Friday, May 21, 2010

The Last of the Romantic Disciplines

Journalism is the last of the romantic disciplines. Samurais and knight-errants don't exist anymore. Journalism, with its quest for truth, is the only one left. In theory anyway.

I can tell you many stories why I did it. The truth is simple: Neil Gaiman said he failed to publish his stories when he was 23 years old, so he became a journalist for eight years.

He said it was a good experience and also gave him contacts to do his comics projects.

So I thought, okay, I'll be a journalist.

What I like about this job is the simple fact that anything I learn at it can and will be used on other things.

I was taught by people who believed in the possibility of skill sets being applied to many different things.

For example, writing movie reviews, you tend to figure out how movies work, and then you can apply some of that in writing for the screen. Same thing with TV. I did my first TV script - an animation project - without knowing how the fuck a script looked like.

Well, when you don't know, you find out. Simple, right?

The thinking process of writing - if you have good teachers - can carry you in any field. I used to hang around my editor like crazy. Simply because I enjoyed his company, and also because I wanted to learn his skills.

In Japan, there is a vocational tradition/culture/institution for skill-based work like cooking or drawing, sword-making and other stuff. There are no sword-making colleges or prominent manga-drawing courses in universities.

Apprentices stay with the masters, and they become little more than indentured servants, but also gain opportunities to observe and 'steal' the skills of the masters.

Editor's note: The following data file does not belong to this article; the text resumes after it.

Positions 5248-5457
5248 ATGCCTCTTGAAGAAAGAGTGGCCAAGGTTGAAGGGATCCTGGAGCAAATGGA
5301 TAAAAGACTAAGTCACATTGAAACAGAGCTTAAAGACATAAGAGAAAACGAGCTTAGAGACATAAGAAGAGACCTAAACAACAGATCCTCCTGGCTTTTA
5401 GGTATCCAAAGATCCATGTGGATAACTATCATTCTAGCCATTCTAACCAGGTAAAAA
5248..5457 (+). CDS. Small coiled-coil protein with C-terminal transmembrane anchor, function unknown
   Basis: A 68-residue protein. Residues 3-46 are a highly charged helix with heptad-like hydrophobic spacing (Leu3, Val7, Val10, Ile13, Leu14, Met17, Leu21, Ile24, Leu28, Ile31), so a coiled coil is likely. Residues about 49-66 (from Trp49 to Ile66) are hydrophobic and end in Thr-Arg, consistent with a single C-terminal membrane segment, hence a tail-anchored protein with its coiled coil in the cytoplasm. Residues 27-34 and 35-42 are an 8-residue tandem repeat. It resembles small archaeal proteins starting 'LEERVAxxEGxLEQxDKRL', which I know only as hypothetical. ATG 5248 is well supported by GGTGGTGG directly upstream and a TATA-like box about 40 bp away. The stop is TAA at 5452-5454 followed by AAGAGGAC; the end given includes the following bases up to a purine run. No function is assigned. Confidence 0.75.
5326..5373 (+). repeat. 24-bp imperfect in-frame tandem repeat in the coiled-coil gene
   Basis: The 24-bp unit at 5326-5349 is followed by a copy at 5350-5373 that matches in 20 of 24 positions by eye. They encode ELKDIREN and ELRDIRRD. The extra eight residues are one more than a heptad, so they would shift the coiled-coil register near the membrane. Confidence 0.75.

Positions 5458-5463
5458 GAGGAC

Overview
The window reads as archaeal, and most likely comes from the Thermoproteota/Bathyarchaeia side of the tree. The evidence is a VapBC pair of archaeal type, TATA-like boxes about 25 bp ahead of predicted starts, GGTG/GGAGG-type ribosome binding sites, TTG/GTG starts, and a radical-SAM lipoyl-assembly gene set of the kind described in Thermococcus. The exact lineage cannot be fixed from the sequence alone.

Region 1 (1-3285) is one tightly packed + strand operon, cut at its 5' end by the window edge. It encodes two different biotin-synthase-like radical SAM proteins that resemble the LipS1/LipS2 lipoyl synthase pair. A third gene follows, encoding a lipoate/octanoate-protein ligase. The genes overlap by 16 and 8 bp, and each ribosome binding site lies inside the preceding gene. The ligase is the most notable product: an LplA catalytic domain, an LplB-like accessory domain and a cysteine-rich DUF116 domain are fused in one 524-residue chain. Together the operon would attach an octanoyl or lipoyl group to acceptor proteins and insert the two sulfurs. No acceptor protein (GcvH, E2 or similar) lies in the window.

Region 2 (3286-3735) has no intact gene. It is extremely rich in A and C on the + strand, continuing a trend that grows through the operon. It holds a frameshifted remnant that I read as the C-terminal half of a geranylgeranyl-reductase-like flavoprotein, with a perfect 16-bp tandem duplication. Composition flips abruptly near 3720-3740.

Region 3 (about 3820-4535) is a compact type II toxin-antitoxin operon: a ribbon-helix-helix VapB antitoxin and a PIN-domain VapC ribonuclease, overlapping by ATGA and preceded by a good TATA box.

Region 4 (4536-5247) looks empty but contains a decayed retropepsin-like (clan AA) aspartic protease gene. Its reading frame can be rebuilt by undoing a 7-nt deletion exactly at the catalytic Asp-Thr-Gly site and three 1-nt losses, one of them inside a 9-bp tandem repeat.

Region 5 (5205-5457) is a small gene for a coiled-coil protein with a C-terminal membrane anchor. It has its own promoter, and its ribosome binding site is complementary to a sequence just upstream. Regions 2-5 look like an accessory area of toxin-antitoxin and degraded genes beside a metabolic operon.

One thing about me is that when I read about these things in comics, I tend to try them out in real life. Worked just fine for me.

I felt like a ninja. And really, the one who thinks he or she has learned everything there is to learn, knows everything there is to know is arrogant, stupid and just waiting to die. When you stop growing, when you stop learning, you die.

Life is just one big classroom. Observe. Listen. Listen. Listen. Form is just a training wheel. In the end, substance matters most.

I spend hours everyday reading Wikipedia. I got over 100 tabs and windows open before me right now. One day, all this information will prove useful. Information is always useful.

I love journalism.

Alas, it is also a dying profession. Chivalry is dead, and so is romance. Well, not really. Journalism will continue to exist, just - and this is only my belief - its form will again change. The structure will change. It will incorporate some new things and discard others.

Journalists as news breakers is no longer as viable as before. Still there, but not as it was. A storm is coming, and the world will adapt in its own way. Adaptability is key. Applying the same skill-sets and critical thinking to a whole new world of possibilities and responsibilities.

I'll continue to learn, and shift and transform. If I've learned anything from my masters, it's that no one knows what tomorrow will bring.

So, take my hand, and into the breach?